Taiwan denounces China’s peaceful ‘reunification’ pledge

Honor guards lower the Taiwan flag during sunset hours at Liberty Square in Taipei, Taiwan, July 28, 2022. REUTERS/Ann Wang/File Photo

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  • China says it will work hard for peaceful ‘reunification’
  • Taiwan says it will never brook Chinese ‘meddling’
  • China has been carrying out military drills near Taiwan

TAIPEI/BEIJING, Sept 21 (Reuters) – Taiwan will never allow China to “meddle” in its future, the government said on Wednesday, after a Chinese government spokesperson said Beijing was willing to make the utmost effort to strive for a peaceful “reunification ” with the island.

China claims democratically-governed Taiwan as its own territory. Taiwan’s government rejects China’s sovereignty claims.

China has been carrying out military drills near Taiwan since early last month, after US House Speaker Nancy Pelosi visited Taipei, including firing missiles into waters near the island, although the activities have since scaled back.

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Ma Xiaoguang, a spokesperson for China’s Taiwan Affairs Office, told a news conference in Beijing ahead of next month’s once-in-five-years Communist Party congress that China was willing to make the greatest efforts to achieve peaceful “reunification”.

“The motherland must be reunified and will inevitably be reunified,” Ma said.

Taiwan’s Mainland Affairs Council said the island’s future was up to its 23 million people to decide.

“It allows no meddling by the other side of the Taiwan Strait,” it said in a statement.

China uses illegal military exercises and legal and economic retaliation to attempt to coerce Taiwan’s people, the council added, labeling Beijing’s behavior as “abominable”.

China has proposed a “one country, two systems” model for Taiwan, similar to the formula under which the former British colony of Hong Kong returned to Chinese rule in 1997.

Ma said Taiwan could have a “social system different from the mainland” that ensured their way of life was respected, including religious freedoms, but that was “under the precondition of ensuring national sovereignty, security, and development interests”.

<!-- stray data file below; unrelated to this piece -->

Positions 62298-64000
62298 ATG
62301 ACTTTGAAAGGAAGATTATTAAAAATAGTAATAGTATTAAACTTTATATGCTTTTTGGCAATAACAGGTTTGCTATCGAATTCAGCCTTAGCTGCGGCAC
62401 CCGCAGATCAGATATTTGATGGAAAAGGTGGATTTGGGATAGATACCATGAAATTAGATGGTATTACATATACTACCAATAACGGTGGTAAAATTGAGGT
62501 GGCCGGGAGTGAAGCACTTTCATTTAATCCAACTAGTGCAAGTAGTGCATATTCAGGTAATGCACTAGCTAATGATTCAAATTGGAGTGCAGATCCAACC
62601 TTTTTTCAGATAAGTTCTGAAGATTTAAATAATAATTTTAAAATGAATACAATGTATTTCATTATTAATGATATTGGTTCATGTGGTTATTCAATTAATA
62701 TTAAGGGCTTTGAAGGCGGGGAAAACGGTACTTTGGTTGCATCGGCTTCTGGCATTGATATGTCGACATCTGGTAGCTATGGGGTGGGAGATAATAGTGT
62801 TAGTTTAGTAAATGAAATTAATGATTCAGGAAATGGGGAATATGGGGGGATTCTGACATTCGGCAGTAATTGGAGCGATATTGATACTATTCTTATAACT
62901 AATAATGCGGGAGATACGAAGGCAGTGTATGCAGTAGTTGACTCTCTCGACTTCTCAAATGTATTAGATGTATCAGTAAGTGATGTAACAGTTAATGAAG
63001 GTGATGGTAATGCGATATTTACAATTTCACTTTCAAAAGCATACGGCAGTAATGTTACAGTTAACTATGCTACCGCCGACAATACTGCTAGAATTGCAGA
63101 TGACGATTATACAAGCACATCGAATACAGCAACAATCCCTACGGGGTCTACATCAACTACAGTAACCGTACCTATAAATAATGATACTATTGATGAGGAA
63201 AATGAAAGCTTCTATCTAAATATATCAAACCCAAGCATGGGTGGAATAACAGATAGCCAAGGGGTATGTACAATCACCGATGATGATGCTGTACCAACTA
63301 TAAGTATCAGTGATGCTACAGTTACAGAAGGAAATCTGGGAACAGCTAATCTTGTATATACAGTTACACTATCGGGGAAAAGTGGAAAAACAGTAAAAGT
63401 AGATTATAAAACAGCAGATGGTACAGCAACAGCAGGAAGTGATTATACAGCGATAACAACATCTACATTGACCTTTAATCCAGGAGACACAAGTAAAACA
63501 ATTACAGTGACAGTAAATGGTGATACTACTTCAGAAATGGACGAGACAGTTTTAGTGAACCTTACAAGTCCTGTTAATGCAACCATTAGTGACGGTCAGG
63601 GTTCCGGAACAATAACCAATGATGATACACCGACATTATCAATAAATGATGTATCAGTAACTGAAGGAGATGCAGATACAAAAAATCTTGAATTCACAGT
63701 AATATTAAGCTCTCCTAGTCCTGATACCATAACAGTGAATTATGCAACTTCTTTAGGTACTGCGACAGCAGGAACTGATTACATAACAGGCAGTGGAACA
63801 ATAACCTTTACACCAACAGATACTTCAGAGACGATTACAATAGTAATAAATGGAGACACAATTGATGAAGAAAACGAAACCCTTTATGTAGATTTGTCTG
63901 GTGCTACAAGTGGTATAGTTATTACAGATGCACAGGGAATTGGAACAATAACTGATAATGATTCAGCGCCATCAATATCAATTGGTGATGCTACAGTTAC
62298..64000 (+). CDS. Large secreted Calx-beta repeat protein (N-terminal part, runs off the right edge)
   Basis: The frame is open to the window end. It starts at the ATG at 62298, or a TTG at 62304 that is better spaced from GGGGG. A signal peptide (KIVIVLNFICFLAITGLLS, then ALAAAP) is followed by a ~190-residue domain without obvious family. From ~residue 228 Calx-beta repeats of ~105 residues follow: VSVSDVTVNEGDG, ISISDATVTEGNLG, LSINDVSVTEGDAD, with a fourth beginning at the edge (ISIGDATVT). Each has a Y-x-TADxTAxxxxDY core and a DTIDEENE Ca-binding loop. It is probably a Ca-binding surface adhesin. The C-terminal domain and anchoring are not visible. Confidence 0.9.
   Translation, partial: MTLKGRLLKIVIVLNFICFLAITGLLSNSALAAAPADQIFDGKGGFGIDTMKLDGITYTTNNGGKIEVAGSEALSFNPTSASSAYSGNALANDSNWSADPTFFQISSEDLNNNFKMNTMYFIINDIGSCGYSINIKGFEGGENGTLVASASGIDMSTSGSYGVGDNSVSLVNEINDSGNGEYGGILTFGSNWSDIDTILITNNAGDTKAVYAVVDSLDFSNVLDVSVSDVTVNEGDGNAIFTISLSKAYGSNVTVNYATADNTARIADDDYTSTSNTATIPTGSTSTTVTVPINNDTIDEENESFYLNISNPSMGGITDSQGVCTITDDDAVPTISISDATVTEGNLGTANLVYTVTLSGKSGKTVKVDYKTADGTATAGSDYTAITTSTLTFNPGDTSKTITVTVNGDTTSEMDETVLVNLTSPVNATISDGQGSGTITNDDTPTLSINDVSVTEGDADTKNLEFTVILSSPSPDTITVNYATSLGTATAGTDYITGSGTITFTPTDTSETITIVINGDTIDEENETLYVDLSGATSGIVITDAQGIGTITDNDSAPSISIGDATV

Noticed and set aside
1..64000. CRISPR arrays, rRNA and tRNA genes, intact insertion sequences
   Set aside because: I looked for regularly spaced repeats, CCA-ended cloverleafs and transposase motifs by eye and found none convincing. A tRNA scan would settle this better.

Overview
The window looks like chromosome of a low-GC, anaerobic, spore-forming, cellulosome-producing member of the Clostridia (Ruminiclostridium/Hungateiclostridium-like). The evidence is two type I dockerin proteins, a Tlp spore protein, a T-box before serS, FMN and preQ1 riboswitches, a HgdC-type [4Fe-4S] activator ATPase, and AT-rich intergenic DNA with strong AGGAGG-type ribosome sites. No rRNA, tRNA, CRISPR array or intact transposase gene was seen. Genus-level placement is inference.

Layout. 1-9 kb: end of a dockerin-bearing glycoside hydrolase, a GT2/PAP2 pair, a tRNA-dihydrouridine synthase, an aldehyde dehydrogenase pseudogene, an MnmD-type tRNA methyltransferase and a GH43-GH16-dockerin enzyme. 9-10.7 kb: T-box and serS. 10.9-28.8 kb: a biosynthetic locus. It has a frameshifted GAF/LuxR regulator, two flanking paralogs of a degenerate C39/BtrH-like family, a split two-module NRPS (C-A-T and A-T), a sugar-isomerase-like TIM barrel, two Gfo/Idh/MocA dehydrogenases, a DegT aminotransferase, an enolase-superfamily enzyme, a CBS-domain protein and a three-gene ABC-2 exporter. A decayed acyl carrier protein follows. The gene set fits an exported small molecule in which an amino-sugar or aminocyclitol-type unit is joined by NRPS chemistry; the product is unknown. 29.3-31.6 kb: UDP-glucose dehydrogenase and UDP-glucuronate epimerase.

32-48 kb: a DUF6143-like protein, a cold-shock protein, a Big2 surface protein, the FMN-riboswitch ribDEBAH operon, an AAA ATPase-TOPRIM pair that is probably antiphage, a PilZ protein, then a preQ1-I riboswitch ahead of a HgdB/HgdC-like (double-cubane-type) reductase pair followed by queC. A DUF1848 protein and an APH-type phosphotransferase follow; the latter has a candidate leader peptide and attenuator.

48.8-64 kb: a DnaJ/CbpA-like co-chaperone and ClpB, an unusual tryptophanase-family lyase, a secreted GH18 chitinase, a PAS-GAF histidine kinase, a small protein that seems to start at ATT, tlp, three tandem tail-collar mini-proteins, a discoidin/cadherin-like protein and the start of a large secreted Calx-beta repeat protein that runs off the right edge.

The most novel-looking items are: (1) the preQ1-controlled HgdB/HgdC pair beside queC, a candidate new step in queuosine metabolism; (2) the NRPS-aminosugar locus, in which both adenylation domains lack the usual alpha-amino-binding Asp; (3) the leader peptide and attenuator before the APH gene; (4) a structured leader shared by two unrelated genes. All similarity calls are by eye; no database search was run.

All mainstream Taiwanese political parties have rejected that proposal and it has almost no public support, according to opinion polls, especially after Beijing imposed a national security law on Hong Kong in 2020 after the city was rocked by sometimes violent anti-government and anti-China protests.

“The Taiwanese people have already clearly rejected it,” the Mainland Affairs Council said.

China has also never renounced the use of force to bring Taiwan under its control, passing a law in 2005 giving the country the legal basis for military action against Taiwan if it secedes or seems about to do so.

China has refused to talk to Taiwan President Tsai Ing-wen since she first took office in 2016, believing she is a separatist. She has repeatedly offered to talk on the basis of equality and mutual respect.

But Tsai’s predecessor Ma Ying-jeou held a landmark meeting Chinese President Xi Jinping in Singapore in 2015.

Speaking at the same news conference, Qiu Kaiming, head of the research department at the Communist Party’s Taiwan Work Office, said the Xi-Ma meeting showed their “strategic flexibility” towards Taiwan.

That “showed the world that Chinese people on both sides of the Strait are absolutely wise and capable enough of solving our own problems”, he added.

Taiwan’s government says that as the island has never been ruled by the People’s Republic of China, its sovereignty claims are void.

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Reporting by Ben Blanchard and Martin Pollard; Editing by Michael Perry and Mark Heinrich

Our Standards: The Thomson Reuters Trust Principles.

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